EU project to produce photovoltaic panels from recycled materials

The EU PHOTORAMA project, in which ENEA and Enel Green Power also participate, aims to maximise the recovery of raw materials from end-of-life photovoltaic panels in order to make new ones.

© Chelsea on Unsplash

Developing innovative technological solutions to maximise the recovery of raw materials from end-of-life photovoltaic panels and creating a European industrial supply chain to produce new ones in a circular economy. This is the objective of the EU project PHOTORAMA, funded by the Horizon2020 programme with EUR 8.4 million, which involves 13 research institutes and companies, including ENEA and Enel Green Power (EGP) for Italy and the French CEA in the role of coordinator.

“The technology we will develop through this project will enable us to recover almost 100 per cent of the materials from end-of-life panels, with a degree of purity never achieved before. There is no industrial process in the world today that is capable of doing this. Achieving this goal would help the entire solar industry take a huge step forward from current recycling standards and, above all, reduce Europe’s dependence on imports of critical raw materials,” explains Massimo Izzi, ENEA’s PHOTORAMA project manager and researcher at the Engineering Laboratory for the Photovoltaic Industry.

ENEA research will focus on the eco-design of photovoltaic modules in order to develop a production technique that makes the panel easily recyclable in all its components. Enel Green Power will evaluate the best technology for recycling photovoltaic modules and validate the use – in the manufacture of photovoltaic modules – of components produced with recovered raw materials, increasing the circularity of the modules of the 3SUN factory in Catania.

The new industrial line will use an innovative delamination technology that is able to efficiently separate solar cells from the glass sheet, while innovative physico-chemical processes will allow all materials to be recovered without resorting to the current inefficient photovoltaic module shredding techniques in which cells, the valuable part of the module, end up in a recovery chain of low economic value (so-called down-cycling). The new technological process will result in “up-cycling” by recovering high-value materials (such as aluminium from the frame and glass and polymers from the sheets) and metals from the solar cell layer (critical such as silicon, indium and gallium, and precious such as silver).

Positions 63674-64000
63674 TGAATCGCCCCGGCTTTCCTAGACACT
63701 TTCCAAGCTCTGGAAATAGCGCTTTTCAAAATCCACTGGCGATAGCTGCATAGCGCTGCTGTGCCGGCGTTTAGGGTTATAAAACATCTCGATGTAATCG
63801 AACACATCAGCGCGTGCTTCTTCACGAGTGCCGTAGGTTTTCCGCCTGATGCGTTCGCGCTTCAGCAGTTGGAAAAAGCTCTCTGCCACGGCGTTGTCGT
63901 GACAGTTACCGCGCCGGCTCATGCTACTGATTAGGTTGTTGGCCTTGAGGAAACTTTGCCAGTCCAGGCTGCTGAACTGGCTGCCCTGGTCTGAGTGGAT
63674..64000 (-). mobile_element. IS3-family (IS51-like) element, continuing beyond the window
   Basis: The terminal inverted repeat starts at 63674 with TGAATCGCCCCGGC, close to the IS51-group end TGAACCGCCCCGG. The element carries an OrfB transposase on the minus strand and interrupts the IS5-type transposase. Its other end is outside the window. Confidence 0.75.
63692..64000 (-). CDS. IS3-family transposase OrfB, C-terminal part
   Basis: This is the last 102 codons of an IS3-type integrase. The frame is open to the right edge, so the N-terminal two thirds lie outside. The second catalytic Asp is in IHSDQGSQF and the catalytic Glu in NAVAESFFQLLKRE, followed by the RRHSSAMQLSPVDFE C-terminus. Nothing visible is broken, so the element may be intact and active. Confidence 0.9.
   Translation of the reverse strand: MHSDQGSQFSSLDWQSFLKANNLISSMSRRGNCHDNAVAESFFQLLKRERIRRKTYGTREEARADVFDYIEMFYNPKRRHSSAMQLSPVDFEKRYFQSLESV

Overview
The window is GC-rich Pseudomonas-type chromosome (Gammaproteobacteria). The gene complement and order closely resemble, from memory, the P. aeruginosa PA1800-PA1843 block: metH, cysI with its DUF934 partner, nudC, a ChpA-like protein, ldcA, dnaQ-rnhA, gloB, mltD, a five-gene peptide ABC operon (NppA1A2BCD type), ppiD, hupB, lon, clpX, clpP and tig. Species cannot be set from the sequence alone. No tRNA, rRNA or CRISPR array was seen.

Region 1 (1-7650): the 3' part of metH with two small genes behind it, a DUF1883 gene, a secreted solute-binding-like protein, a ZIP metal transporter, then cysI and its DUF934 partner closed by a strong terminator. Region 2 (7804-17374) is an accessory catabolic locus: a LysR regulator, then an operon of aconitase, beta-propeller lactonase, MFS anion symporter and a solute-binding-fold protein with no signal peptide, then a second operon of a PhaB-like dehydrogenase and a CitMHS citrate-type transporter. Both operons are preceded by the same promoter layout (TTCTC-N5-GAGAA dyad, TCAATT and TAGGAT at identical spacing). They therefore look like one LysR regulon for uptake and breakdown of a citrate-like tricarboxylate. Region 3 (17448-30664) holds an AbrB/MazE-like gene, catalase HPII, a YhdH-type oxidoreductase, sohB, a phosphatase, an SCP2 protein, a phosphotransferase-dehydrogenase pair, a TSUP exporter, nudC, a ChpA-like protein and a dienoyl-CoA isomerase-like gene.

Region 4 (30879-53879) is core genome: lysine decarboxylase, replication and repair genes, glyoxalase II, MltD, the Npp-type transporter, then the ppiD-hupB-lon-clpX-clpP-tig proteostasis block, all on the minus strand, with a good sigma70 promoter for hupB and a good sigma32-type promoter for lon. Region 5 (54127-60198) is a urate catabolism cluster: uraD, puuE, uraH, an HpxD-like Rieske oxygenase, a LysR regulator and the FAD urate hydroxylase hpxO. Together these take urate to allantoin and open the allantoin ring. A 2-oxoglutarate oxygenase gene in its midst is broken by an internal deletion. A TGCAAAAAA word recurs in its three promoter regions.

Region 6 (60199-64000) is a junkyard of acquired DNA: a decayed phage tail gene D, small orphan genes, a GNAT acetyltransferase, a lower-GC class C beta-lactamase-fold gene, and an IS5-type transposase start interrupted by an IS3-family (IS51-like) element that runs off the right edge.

© Enea

“The new recovery and recycling technology will thus enable the implementation of a relevant economic business case through a high recovery rate of more than 98% of photovoltaic materials at the end of their industrial life cycle. This is currently the highest known recycling rate in the world,” concludes Izzi.

Nel rapporto “End of Life: Solar Photovoltaic Panels” dell’International Renewable Energy Agency (IRENA) si prevede che si passerà da 10 milioni di tonnellate nel 2030, a circa 78 milioni di tonnellate nel 2050 di pannelli disponibili, con i quali sarebbe possibile realizzare oltre 2 miliardi di nuovi pannelli e generare un giro di affari di 15 miliardi di dollari. La gestione del futuro dei moduli fotovoltaici, quindi, può diventare un’opportunità in grado di dare vita a un giro di affari, legato ai componenti recuperabili, di 450 milioni di dollari al 2030.

© Enea

Inoltre, si prevede che la crescita della produzione di elettricità solare raggiungerà una capacità cumulativa di 2.840 GW entro il 2030 e 8.519 GW entro il 2050, che equivale a diciotto volte la capacità globale del 2018. Sebbene i pannelli fotovoltaici forniscano una generazione di energia a emissioni zero per una durata complessiva di circa 25-30 anni, è fondamentale garantire sempre di più prodotti sostenibili e a basso impatto ambientale per sostenere la transizione ecologica prevista dal New Green Deal europeo.

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